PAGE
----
Soil health scorecard developed for Saskatchewan

A Saskatchewan Assessment of Soil Health (SASH) scorecard was developed to help assess soil health from soil tests. The most important factors in determining soil health from soil tests were soil carbon and nitrogen factors of soil organic C, active C, total N, and soil protein, along with total phosphate.

Soil health has been defined as “the capacity of soil to function as a vital living system, within the ecosystem and land-use boundaries, to sustain plant and animal productivity, maintain or enhance water and air quality, and promote plant and animal health” (Doran and Zeiss, 2000). While some countries have developed soil health tests to monitor changes in soil over time, in western Canada, there was no standardized, Prairie-based system for assessing soil health.

The objective of this research was to develop a soil health scoring framework for Saskatchewan soils that integrates biological, physical, and chemical indicators. This framework would use these soil attribute values to develop meaningful scores and use a weighting system to calculate the overall soil health score.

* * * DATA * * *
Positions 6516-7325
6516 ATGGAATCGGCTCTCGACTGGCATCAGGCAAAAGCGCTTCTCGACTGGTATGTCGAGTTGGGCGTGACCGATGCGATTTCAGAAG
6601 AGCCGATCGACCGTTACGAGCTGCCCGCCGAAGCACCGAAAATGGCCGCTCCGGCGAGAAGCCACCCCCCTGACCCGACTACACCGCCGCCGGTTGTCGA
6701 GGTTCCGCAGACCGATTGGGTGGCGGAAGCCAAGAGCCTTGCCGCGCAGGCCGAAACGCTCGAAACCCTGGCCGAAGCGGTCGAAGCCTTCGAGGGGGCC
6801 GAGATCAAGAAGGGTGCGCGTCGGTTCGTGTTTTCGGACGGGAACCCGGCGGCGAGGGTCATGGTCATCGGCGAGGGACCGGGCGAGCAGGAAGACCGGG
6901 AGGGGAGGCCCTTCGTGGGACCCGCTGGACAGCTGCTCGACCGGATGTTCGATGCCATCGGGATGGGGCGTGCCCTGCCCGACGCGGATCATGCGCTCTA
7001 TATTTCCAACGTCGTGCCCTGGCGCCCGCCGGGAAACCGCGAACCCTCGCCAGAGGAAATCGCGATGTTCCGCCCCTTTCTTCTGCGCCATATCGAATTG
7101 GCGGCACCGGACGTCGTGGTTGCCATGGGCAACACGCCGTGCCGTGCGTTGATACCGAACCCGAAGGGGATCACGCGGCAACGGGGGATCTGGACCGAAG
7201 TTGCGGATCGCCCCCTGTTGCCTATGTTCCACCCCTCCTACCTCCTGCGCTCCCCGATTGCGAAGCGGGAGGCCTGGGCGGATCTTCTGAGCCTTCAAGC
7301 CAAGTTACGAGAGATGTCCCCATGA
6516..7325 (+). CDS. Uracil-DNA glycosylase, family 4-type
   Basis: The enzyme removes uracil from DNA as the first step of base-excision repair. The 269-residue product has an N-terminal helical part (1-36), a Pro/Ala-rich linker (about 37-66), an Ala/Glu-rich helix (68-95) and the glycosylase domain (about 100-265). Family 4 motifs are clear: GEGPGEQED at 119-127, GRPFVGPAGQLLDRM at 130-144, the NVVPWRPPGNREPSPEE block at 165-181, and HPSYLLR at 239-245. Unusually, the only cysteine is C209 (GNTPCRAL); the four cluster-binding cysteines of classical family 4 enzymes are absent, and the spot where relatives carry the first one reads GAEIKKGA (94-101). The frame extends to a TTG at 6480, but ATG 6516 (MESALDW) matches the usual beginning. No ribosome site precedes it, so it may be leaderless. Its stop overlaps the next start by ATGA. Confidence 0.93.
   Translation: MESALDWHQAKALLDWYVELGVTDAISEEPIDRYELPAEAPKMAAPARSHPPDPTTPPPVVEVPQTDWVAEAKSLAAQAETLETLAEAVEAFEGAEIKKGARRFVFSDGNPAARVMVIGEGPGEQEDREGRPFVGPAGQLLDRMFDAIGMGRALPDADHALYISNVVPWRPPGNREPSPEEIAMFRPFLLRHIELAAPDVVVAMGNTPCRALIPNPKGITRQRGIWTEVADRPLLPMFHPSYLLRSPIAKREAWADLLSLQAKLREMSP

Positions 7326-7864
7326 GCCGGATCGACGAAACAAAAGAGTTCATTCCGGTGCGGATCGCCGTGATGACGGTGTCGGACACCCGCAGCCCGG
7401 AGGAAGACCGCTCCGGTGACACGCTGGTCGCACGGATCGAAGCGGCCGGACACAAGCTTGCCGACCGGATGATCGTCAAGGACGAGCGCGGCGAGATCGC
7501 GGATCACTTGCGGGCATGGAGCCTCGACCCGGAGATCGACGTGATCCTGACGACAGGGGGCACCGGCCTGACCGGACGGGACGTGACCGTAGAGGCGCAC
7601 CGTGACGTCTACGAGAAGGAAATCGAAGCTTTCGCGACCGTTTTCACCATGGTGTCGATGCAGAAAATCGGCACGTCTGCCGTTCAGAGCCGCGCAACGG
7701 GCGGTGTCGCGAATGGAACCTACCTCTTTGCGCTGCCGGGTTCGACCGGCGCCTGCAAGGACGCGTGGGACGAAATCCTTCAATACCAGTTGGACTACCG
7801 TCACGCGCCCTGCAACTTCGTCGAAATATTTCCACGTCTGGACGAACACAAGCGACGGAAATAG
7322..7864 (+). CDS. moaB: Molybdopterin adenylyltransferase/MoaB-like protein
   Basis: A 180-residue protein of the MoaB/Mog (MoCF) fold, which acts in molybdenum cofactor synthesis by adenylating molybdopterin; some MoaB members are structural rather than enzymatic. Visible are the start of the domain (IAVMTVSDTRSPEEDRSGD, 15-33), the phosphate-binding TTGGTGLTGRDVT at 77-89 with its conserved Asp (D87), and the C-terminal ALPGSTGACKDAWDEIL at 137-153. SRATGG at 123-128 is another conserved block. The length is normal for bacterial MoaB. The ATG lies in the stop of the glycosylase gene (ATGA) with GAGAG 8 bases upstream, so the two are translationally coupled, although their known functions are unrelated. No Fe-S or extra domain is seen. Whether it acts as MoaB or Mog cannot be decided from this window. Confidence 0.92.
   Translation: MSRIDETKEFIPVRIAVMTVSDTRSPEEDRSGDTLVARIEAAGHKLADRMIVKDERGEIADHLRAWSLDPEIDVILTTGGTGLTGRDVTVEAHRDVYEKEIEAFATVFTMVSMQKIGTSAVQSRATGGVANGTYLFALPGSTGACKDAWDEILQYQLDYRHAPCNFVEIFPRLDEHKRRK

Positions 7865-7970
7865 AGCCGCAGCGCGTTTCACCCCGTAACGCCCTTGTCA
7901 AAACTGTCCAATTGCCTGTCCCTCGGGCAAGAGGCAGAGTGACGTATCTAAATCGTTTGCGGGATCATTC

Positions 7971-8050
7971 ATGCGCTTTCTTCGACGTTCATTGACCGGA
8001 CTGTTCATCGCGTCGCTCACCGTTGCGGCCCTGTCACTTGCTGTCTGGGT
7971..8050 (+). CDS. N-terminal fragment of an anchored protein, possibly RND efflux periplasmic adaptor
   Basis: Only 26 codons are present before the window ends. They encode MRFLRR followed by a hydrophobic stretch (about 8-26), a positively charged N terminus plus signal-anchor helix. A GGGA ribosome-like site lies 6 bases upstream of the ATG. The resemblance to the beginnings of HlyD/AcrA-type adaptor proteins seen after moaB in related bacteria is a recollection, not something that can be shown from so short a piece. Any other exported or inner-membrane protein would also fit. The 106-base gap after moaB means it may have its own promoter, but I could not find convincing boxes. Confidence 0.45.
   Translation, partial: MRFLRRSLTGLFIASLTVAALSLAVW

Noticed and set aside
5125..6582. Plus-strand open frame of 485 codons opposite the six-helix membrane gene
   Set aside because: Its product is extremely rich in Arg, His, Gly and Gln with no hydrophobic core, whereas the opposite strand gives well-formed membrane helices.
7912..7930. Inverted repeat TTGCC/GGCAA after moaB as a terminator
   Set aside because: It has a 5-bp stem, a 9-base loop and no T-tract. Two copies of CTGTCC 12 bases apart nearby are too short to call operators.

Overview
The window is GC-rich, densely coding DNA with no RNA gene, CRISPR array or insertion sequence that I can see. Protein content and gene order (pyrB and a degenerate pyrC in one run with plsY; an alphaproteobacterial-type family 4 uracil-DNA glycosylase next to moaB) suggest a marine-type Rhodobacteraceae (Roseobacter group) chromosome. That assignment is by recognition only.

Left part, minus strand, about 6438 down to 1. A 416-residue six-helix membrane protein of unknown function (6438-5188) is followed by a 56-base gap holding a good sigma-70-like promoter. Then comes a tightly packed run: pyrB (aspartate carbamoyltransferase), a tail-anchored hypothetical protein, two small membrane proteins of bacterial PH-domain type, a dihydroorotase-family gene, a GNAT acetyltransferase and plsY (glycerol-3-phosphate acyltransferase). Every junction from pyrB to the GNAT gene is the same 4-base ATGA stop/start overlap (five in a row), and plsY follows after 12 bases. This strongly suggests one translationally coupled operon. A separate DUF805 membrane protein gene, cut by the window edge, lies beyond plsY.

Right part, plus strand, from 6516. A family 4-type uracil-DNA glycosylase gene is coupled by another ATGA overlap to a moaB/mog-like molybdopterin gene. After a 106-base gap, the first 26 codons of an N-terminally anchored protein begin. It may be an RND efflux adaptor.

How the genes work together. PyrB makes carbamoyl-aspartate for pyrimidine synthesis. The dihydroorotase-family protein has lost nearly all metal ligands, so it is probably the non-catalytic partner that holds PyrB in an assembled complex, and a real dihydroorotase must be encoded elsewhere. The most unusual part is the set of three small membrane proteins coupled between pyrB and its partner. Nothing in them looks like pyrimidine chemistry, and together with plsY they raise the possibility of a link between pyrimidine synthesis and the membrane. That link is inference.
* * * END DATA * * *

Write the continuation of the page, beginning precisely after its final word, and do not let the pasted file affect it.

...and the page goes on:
Soil samples were taken from 55 fields at 26 sites at Agri-Arm locations, producer fields, and Agriculture and Agri-Food Canada (AAFC) long-term sites in the fall of 2018. These sites included 4 in the Gray soil zone, 13 in the Black zone, 21 in the Dark Brown zone, and 17 from the Brown zone. Composite soil samples were collected from the 0 to 6, 6 to 12 and 12 to 24 inch depths (0-15, 15-30, and 30-60 cm).

Forty-four per cent of fields were cropped to canola, 29% to wheat, 15% to pulse crops, with 3 sites in green manure, and 1 site each in flax, barley and potato. One native prairie grassland and one woodland site were also included.

The samples were analyzed for range of soil chemical, physical and biological attributes. Chemical attributes included pH, EC, and total soil concentrations of phosphate, potassium, sodium, magnesium, calcium, manganese, iron, copper, zinc, boron, and sulfur. Soil nitrate (NO3), ammonium (NH4+), soil organic carbon (SOC), total carbon (TC), total N (TN) and potentially mineralized N were also calculated.

Soil physical attributes were determined for soil texture, field capacity (FC) and wet aggregate stability. Soil biological attributes measured were soil protein, active carbon, soil respiration (CO2), and nitrous oxide (N2O) production.

Data analysis determined the weighting factors in order to integrate each soil attribute into a soil health scorecard called the Saskatchewan Assessment of Soil Health (SASH).

Soil carbon, soil N and total P most important factors

The importance of soil attributes varied by sampling depth. At 0 to 6 inch sampling depth, the top 6 attributes with the greatest weighting and influence on soil health score were phosphate, total carbon, active carbon, soil organic carbon, total N and N2O.